Convergent Evolution in Small Mammal Antisnake Defenses

by Bree Putman

Fitness is determined by two things: survival and the propagation of one’s DNA. Individuals that survive longer than others have more chances to reproduce and thus pass on their genes. Their success will determine the genetic makeup of the next generation (the foundation of natural selection). Predators act as one of the strongest selective forces in nature because once eaten, an individual is neither able to survive nor reproduce. It’s no surprise then that animals evolve many unique ways to deter predation. 

Rattlesnakes and some other venomous snakes hunt in a stereotyped manner called ambush hunting. They remain stationary at a hunting site, patiently waiting for unsuspecting prey to wander by. They employ a rapid strike, during which they embed their fangs into the prey’s body. They inject venom into the prey, then typically release it and let it succumb to the venom before ingesting it. Because most venomous ambush-hunting snakes around the world do not drastically deviate from this general strategy, their prey experience almost the same predation pressures. Thus, prey have independently figured out similar ways to avoid being eaten by ambush-hunting snakes.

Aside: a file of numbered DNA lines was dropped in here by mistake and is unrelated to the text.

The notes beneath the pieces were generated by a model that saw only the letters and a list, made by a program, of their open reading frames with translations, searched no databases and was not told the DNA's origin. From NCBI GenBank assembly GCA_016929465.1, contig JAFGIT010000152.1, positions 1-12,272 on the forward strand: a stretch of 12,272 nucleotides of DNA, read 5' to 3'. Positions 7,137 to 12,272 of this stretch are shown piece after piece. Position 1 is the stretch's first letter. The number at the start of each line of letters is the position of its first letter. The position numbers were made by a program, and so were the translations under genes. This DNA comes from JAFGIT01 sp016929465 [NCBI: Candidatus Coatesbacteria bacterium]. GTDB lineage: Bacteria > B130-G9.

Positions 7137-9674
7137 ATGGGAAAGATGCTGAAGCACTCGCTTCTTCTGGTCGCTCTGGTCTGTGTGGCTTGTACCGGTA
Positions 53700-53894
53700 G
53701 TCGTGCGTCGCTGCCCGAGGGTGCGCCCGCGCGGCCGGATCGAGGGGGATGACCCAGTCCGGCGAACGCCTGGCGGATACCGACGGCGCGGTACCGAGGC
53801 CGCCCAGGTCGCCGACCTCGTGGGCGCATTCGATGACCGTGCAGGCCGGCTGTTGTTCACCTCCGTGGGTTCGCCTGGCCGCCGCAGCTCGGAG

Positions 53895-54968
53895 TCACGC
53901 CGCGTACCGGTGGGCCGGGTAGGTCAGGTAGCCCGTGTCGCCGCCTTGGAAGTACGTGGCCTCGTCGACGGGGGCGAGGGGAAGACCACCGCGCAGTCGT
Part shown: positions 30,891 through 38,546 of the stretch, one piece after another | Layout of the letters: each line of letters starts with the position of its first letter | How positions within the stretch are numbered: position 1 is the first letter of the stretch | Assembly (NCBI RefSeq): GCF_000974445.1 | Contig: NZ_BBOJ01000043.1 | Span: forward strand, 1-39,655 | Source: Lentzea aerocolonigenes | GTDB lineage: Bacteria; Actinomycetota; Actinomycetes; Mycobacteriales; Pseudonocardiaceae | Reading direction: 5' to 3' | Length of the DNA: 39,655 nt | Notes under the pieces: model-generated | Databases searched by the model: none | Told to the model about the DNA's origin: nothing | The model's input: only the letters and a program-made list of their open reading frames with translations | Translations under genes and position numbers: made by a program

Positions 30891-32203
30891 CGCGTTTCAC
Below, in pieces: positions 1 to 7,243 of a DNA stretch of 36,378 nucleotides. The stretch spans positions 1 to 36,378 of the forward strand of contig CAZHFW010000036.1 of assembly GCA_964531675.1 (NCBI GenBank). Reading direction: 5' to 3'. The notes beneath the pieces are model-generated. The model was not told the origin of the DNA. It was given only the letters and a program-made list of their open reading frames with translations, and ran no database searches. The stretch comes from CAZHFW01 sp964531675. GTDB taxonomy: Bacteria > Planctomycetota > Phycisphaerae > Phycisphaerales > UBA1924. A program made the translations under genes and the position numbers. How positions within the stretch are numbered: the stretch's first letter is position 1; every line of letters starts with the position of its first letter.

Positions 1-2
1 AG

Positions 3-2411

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This post is part of the Reptile and Amphibian Blogging Network’s #CrawliesConverge blogging carnival, running from 20th April to 5th May! It’s all about convergent evolution of reptiles and amphibians! Follow the #CrawliesConverge tag on Tumblr and Twitter to keep up to date with our posts!

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Read the next post about frogs toward arboreality here!